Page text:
MORUYA ANNUAL RACES, 1914 – The races which eventuated on Monday and Tuesday last can be written a big success in every respect, more especially from a financial and interesting point of view.  Both days were fine and warm with a refreshing breeze from off the river, which invariably blows across the park course to make conditions pleasing.  The course, owing to the heavy work done upon it by so many horses and ponies in training during the past few weeks, was considerably chopped up on the surface which rendered it safe and pleasant going for the gee gees, although somewhat on the slow side.  There was a record attendance as shown by the gate receipts, visitors coming from all parts of the compass, mostly by motor car…The whole of the prize money was taken out of the district, the only portion of the 200 golden sovereigns left being a paltry ten which could not be given away as it was donated for district-owned horses only….W.J. Lynch, the enterprising Narooma hotel keeper, had charge of the booth and must have had a record turnover, judging by the crowd that thronged the bars.  Mr. Lynch is no novice at the game, and the excellent attention he gave the public by his numerous and smart staff was the subject of much favourable comment.  Mr. C. Johnson had an excellent tea and refreshment stall, the fruit stall being run by Mrs. Norman, of Araluen, and Mr. George Chewying, of the People’s Store…  7/2/1914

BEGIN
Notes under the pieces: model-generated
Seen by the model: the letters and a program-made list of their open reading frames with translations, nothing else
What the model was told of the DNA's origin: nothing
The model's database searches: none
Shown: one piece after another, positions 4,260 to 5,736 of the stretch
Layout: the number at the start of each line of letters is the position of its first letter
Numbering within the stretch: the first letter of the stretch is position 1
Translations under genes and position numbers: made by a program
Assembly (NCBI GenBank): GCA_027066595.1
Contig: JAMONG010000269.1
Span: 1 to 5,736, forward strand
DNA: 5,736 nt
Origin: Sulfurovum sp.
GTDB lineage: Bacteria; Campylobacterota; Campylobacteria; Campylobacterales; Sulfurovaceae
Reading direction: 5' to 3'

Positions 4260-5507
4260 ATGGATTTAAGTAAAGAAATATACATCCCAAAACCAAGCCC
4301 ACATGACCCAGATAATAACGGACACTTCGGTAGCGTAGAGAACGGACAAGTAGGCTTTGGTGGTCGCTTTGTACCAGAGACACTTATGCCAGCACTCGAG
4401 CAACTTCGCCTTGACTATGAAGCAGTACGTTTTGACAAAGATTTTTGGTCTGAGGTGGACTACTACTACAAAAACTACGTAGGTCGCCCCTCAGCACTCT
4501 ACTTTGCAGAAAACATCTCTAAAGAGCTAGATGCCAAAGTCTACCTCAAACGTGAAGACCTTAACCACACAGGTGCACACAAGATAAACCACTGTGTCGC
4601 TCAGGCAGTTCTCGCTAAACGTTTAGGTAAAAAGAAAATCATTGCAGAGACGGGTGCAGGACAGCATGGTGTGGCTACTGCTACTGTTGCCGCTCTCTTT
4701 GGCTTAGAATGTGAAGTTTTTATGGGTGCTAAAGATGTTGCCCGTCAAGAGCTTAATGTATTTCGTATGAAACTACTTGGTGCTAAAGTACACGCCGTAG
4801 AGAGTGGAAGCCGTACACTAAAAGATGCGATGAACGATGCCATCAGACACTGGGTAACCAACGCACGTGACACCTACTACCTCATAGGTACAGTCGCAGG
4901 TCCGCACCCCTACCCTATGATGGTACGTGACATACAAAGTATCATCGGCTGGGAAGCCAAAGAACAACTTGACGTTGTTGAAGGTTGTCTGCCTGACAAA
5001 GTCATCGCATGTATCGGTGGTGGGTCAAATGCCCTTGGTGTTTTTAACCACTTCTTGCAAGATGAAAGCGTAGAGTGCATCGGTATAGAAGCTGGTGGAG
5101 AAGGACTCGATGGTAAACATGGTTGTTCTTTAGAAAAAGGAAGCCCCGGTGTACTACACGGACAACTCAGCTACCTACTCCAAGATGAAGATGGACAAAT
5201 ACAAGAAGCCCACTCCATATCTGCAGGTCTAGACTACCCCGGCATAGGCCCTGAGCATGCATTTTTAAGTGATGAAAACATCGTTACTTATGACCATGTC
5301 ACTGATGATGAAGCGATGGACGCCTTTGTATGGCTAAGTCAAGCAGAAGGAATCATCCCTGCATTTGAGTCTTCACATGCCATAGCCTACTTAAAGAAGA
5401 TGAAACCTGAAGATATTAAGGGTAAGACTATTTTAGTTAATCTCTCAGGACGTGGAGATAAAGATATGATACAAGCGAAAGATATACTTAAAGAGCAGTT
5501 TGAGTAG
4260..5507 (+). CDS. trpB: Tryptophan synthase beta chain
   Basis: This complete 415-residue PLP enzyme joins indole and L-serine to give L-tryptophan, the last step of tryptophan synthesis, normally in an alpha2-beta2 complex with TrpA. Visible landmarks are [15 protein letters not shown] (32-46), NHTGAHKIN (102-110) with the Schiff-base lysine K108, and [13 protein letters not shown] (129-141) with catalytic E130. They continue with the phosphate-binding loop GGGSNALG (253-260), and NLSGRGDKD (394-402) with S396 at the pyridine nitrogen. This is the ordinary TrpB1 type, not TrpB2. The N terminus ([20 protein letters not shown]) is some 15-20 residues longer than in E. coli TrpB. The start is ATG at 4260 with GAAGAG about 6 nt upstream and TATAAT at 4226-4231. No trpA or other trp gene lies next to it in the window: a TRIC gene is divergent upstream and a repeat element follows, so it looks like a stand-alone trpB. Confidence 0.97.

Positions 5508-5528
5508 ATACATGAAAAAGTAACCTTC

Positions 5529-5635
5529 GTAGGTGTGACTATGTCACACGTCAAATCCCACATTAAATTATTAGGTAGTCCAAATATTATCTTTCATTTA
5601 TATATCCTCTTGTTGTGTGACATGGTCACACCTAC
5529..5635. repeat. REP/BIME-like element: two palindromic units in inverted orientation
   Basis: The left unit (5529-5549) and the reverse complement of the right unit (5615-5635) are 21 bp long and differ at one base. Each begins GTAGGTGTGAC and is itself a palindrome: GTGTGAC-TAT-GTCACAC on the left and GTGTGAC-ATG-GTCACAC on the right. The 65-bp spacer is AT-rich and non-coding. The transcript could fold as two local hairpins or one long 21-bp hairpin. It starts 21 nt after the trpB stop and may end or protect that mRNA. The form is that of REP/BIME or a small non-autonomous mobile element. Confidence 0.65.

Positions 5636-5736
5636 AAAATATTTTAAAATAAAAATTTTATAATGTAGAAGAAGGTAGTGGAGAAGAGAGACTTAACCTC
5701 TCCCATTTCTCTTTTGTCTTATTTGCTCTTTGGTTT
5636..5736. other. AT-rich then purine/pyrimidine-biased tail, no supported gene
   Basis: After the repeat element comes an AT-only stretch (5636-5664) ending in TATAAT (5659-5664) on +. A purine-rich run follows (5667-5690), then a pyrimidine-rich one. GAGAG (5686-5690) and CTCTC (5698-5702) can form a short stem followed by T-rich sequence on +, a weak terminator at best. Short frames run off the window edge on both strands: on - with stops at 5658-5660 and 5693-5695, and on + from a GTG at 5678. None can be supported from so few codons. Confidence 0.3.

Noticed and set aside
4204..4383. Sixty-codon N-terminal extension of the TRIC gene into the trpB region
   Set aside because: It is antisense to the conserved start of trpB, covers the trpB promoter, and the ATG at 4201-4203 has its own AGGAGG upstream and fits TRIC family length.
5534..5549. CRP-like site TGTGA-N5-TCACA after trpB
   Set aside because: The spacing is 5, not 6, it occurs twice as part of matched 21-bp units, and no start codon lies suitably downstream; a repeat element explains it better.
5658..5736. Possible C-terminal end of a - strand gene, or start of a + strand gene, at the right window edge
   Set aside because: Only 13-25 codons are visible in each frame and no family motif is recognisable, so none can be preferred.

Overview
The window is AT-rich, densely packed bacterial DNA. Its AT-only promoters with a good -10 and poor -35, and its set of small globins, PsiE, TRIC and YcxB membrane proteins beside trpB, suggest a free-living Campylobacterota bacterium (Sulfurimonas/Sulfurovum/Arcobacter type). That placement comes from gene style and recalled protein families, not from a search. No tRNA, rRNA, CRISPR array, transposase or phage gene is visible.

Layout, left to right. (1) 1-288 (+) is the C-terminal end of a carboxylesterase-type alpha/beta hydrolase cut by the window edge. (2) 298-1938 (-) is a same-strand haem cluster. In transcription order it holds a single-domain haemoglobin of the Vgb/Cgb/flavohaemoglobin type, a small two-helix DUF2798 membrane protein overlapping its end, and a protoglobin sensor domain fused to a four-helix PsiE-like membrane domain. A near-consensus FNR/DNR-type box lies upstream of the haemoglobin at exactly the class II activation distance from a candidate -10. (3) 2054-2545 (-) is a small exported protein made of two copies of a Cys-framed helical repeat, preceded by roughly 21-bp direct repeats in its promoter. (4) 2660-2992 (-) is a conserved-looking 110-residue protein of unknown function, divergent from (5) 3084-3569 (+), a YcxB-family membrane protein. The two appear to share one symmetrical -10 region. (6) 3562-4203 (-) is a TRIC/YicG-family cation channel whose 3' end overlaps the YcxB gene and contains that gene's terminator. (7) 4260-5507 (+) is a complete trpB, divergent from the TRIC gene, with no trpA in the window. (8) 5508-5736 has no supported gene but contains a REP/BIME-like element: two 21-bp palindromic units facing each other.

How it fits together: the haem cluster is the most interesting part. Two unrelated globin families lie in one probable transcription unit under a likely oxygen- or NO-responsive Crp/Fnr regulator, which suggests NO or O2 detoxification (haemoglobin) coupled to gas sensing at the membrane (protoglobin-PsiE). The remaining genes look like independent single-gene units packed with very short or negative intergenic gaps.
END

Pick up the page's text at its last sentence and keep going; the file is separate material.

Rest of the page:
A finish at the old Moruya Race track

A finish at the old Moruya Race Track- now the Moruya Showground.

EURBODALLA – Quite a gloom was cast over Eurobodalla last Thursday week when it became known that Joe Lavis, aged 27 years, eldest son of Mr. and Mrs. Lavis, of “Thistlewood,” Bodalla, was accidently killed whilst drawing logs for the sawmill.  Poor Jack, it is surmised, got mixed up in the harness somehow whilst endeavouring to stop his team which got out of his control owing to the breeching breaking on his shafter.  How the unfortunate fellow came to get under the wheel will always remain a mystery.  His mate, Mr. J. Reed, who was only a few minutes behind the unfortunate fellow, was terribly shocked to find his poor mate almost lifeless, the log that was on the deceased’s jinker is estimated to weigh about four tons.  Joe Lavis was an all-round favourite and was connected with horse-racing, and he told the writer the day he was killed that he intended to go to Moruya races, but such was not to be….7/2/1914